The Machine by E.C. Jarvis
My rating: 4 of 5 stars
I am really picky about steampunk stories, and I was cautious going in with this one. Of course, one the best things about not expecting much is that I get to be happily surprised when the book turns out to be well-written, well-plotted, with engaging characters. The m/c goes on a believable journey from retail clerk to airship pirate captain.
If you enjoy the webcomic Girl Genius, you'll enjoy this book.
Also, author understands the difference between series and serial. This is the first book in a series and has a satisfactory conclusion while leaving enough loose ends that I'm looking forward to reading the next book.
View all my reviews
That came out sounding dry, but I'm so not used to writing positive reviews, haha! Enjoyed this book very much! Buy it! Read it! Review it!
Quicksilver Taxed is now available for pre-order! It officially goes on sale Monday, June 13. I'm excited to finally have the third novella out there! Now to figure out how to format them all for print…
Fortunately, www.DIYBookFormats.com has some great templates available for free. Yeah, I'm talking it up because Derek Murphy is my new internet crush. (Sorry, Piper Vaughn). He has tons of free resources for indie authors available. I less than three him! Or at least until I run into trouble using his templates, then the romance might be over.
Meanwhile, back at the bait shop, the unfolding story of Port Stephen continues (“a story of romance and fishing” or should it be “of fishing and romance”?). I just realized both my m/c's have the same initials—RW. Must be some subconscious thing going on…
Write on, my friends! Will try to post more regular updates!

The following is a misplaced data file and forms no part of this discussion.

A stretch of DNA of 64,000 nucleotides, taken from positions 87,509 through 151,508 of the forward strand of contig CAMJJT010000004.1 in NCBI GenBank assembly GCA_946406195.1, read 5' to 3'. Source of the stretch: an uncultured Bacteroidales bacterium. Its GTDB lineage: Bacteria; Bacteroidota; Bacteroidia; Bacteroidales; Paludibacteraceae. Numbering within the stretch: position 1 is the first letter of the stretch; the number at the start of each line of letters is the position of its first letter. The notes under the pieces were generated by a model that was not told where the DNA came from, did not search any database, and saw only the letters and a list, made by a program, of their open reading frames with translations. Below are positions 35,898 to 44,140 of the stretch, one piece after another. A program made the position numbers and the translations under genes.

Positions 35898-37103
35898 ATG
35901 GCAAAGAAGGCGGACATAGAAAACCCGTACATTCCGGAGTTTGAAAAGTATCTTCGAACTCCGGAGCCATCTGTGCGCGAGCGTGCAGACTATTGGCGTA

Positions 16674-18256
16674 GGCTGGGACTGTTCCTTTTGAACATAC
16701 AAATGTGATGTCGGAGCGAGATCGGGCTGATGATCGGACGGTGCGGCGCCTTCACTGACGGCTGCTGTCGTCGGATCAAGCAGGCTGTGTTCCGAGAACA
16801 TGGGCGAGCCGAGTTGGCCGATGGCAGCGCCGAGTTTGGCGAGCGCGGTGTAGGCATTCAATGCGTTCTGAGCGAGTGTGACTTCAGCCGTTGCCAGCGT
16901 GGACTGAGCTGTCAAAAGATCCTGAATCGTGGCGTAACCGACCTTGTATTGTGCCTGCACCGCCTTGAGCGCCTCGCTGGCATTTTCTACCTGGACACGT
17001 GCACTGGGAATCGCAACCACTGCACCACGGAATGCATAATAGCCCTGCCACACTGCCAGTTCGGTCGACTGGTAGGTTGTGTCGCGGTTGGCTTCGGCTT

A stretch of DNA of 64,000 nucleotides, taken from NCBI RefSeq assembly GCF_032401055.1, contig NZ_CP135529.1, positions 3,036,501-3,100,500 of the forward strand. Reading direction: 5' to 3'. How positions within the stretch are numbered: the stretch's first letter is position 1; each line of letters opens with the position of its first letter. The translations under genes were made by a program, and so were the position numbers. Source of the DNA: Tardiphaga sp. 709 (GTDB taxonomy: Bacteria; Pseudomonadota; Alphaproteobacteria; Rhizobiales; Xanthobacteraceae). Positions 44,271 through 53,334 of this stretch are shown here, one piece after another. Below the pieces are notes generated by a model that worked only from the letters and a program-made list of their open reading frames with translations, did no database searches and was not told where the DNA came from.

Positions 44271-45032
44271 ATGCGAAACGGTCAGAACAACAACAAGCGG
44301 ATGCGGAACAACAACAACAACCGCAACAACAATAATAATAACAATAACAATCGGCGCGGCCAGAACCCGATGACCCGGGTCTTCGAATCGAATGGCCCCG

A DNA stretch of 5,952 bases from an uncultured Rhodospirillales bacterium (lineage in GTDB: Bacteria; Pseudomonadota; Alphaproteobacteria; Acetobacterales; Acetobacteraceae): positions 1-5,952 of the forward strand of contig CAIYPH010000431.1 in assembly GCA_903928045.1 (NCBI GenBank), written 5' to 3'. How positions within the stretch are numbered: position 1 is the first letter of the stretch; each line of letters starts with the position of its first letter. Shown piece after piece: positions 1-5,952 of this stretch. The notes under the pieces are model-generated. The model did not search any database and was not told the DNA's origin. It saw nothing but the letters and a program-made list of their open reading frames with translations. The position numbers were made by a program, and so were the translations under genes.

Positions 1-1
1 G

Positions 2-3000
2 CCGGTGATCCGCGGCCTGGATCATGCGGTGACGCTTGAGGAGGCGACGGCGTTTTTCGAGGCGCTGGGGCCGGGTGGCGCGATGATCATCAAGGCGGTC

Yes, it's time for a random blog entry. I already mentioned that two out of three of my March short story submissions were accepted, and Dreamspinner is moving along at quite the pace. They're aiming for a September release for their Starstruck anthology and I'm so excited to be a part of it!
I'm looking at structural edits now, and am rather pleased with myself, as it's mostly punctuation changes and a few instances of passive voice. Surprisingly few.
I'm arguing for the lack of question marks in certain dialogue—because I believe just because the words form what we know as a question doesn't mean the speaker is actually asking a question. In dialogue—and that's a key point—I feel a question mark indicates the speaker's tone of voice, that rising lilt we use to ask a question. Sometimes the character speaking isn't asking a question. In fact, in my opinion, a lack of question mark can tell a reader a lot about how the words are spoken. “Won't you please come in.” is a bored, spoken-for-the-sake-of-politeness phrase. “Won't you please come in?” Might also be only polite, but the speaker is making more of an effort to sound sincere.
I will let you know if I win!
On the May Two Four weekend (a Canadian holiday more formally known as the Victoria Day weekend) we moved house to Port Bruce for the summer. It's been exciting, but also a hassle, as we've never done something like this before, so a lot of running around for all the things we forgot or never thought about. Internet is good here, so long as I'm in the bait shop. (Hi, from the bait shop!)
I did buy one of those “turbo internet sticks” that supplies mobile internet (the internet your smart phone uses), but cell service in this particular area is also iffy and when I do ha